Geology of Cape Hillborough, hardened volcanic ash island
A hollow island formed from fused volcanic ejecta
Recent scientific papers reveal the power of volcanic blasts from this province.  Some were so powerful, that sand-sized zircons were blasted up so high that they came down in Western Australia. In total, the volume of material discharged is estimated to have been approximately 1.4-2.5 million cubic kilometres. That would be enough material to cover all of present day Australia to a depth of more than 300 m. 

Geological feature in Central Queensland
Funnel Mountain (344 m, viewed from Taffy Island) is formed of volcanic deposits have been protected from erosion by a hard sandstone cap.
Just two years, it was discovered that the world’s longest continent chain of volcanoes starts at Cape Hillsborough (active ~32 million years ago) on the Mackay Coast. The Cosgrove volcanic chain as it is now known runs through inland Central Queensland, then disappears under a section of very thick crust, before re-emerging in Southern Victoria, approximately 2000 km away.  Volcanic chains are the result of a continent drifting across a plume of magma, known as a hot spot.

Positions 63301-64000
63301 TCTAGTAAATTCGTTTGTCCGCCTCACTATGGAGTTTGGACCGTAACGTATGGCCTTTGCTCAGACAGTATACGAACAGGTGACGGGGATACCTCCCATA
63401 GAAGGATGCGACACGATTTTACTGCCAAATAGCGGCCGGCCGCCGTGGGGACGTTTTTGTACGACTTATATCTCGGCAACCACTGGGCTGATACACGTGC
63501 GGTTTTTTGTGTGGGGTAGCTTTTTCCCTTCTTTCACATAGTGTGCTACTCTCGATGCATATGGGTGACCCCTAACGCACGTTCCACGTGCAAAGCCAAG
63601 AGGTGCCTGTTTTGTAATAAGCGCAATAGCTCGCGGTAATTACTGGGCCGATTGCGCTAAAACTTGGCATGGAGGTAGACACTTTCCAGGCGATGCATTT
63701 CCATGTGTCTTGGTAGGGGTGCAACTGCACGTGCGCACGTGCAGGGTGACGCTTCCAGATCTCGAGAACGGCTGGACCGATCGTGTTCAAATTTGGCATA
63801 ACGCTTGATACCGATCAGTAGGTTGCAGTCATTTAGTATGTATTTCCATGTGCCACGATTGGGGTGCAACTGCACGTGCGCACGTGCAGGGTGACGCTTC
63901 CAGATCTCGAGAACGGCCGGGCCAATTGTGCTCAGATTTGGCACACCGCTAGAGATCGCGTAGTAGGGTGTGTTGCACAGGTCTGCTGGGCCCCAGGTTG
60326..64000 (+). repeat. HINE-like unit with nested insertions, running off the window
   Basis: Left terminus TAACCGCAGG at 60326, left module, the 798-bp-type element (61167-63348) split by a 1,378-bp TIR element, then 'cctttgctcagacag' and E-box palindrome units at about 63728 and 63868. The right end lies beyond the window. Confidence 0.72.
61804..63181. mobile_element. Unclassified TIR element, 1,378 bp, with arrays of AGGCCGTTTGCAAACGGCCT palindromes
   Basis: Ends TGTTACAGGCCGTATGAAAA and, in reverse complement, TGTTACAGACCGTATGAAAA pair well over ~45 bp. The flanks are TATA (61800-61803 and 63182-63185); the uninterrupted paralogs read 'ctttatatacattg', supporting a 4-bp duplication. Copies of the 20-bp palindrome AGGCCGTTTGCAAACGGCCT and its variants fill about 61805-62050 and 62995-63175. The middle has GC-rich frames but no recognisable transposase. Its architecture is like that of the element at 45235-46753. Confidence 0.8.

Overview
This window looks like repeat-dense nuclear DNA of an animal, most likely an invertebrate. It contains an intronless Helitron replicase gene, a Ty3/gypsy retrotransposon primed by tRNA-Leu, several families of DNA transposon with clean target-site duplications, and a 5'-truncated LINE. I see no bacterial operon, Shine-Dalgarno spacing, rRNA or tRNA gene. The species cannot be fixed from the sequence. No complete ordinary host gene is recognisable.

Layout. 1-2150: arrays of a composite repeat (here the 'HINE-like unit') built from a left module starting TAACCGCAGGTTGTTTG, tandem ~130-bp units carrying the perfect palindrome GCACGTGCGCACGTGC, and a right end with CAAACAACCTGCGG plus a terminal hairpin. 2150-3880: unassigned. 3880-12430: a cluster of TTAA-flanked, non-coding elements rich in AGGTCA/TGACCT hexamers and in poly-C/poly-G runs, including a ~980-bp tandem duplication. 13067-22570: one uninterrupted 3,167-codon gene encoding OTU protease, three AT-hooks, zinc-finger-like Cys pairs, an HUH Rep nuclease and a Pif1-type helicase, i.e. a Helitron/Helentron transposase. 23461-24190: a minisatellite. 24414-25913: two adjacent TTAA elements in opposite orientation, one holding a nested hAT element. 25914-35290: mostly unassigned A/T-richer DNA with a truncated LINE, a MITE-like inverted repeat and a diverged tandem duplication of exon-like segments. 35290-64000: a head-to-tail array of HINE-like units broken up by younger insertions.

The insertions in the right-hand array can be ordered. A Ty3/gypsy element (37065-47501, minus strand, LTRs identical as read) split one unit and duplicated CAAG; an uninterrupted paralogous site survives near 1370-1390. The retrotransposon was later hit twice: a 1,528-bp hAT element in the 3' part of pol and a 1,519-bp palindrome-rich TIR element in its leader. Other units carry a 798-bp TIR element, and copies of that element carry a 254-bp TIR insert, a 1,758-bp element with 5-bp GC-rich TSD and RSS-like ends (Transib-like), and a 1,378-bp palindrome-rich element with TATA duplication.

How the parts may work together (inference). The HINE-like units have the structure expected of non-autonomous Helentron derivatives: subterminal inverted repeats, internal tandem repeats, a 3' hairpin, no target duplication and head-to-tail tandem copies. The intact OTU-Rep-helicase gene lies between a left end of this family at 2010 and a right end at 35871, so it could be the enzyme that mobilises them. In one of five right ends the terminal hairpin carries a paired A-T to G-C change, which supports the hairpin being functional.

Geological tourist attraction
Metasediment cliffs on Outer Red Cliff Island
The volcanic episode that created the Whitsundays was associated with the separation of Australia from Antarctica and the relatively unknown other continent in our region, Zealandia. In addition to volcanism, the Mackay Coast has had intense cycles of rifting (stretching) and compression. Compression has tilted many of the originally low angled volcanic ash deposits to much steeper angles.  This tilting can be seen in the cliffs of Outer Red Cliff Island.   In other areas, solid masses of igneous rock have been cracked in every direction by the stresses.  I imagine that the process was similar to how ice is cracked by a moving glacier. Weathering along these irregular cracks may be the reason behind the jagged boulder beaches we see on the Mackay Coast today.